Dan, an Iowa native, is proud to practice a much different sort of agriculture than his home state is known for. As Farmscape's CEO, he oversees a multiple bottom-line approach that seeks to maximize the venture's social and environmental impact as well as its financial well-being. Dan is a Master Gardener and a member of the LA Food Policy Council's Working Group on Urban Agriculture. He is also a periodic contributor to The Huffington Post and Seedstock. In his free time, Dan enjoys playing basketball and board games, as well as volunteering with school and community garden projects.
Farmscape is seeking a full-time urban farmer.
Last month, Farmscape helped Los Feliz resident Abbie Zands create a raised bed vegetable garden in his parkway. We planted a selection of crops with an eye toward keeping the garden tidy – mostly herbs, peppers, and eggplants. In the following weeks, Abbie tended the plot with his wife and two daughters and it became a gathering point for neighborhood residents walking their dogs or returning from the grocery store. The produce was divvied up between Abbie’s family and neighbors, with neighbors sending along photos and recipes showing how they used the produce to be posted on a newly launched Parkway to Table blog.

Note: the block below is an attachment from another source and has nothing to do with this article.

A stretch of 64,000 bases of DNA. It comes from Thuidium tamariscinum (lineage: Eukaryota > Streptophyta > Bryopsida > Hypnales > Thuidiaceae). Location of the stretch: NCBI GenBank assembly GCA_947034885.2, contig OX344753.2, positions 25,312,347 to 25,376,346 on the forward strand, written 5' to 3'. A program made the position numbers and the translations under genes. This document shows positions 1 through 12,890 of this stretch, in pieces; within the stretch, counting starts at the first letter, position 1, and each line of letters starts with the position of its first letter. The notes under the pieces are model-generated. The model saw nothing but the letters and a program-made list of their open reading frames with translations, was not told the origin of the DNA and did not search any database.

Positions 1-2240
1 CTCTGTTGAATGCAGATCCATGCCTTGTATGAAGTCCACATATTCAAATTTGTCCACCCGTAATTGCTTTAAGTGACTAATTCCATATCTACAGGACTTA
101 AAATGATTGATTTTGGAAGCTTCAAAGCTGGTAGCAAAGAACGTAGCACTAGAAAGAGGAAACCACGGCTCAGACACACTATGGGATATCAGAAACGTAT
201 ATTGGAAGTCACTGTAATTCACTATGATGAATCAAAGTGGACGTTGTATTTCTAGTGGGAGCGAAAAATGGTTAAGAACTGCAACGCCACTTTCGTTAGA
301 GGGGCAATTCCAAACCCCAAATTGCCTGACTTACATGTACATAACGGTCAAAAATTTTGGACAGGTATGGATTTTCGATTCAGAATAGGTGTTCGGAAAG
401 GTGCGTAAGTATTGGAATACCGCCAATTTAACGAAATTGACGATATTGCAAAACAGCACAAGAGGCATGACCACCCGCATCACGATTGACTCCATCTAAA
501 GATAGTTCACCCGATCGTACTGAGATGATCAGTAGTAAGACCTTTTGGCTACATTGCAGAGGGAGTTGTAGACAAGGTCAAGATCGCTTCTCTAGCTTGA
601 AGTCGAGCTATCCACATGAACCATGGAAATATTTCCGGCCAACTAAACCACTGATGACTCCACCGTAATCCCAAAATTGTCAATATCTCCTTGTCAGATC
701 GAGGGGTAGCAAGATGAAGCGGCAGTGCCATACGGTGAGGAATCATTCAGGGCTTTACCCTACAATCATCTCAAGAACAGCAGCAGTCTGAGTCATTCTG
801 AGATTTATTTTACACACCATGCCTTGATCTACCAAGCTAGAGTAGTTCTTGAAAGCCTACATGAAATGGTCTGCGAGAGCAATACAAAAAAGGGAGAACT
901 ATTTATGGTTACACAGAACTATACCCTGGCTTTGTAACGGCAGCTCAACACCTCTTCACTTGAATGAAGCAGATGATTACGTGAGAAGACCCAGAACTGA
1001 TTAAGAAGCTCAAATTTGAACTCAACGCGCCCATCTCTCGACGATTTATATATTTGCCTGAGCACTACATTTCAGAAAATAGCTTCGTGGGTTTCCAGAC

The story should have ended there, as another example of home vegetable gardens improving lifestyles and building community. But it didn’t.
In previous posts, we’ve discussed the scientific properties of homegrown produce that account for its superior flavor, such as Brix (sweetness), pH (acidity) and volatile organic compounds (aroma). However, we have talked relatively little about how enjoying the food in the context of a backyard farm boosts our perception of its quality. It’s one of the reasons we encourage members to locate their raised beds gardens prominently in their landscapes rather than tucking them away in a distant corner of the yard. When you layer the quality of the produce on top of being around the context where it’s grown, it’s a great experience.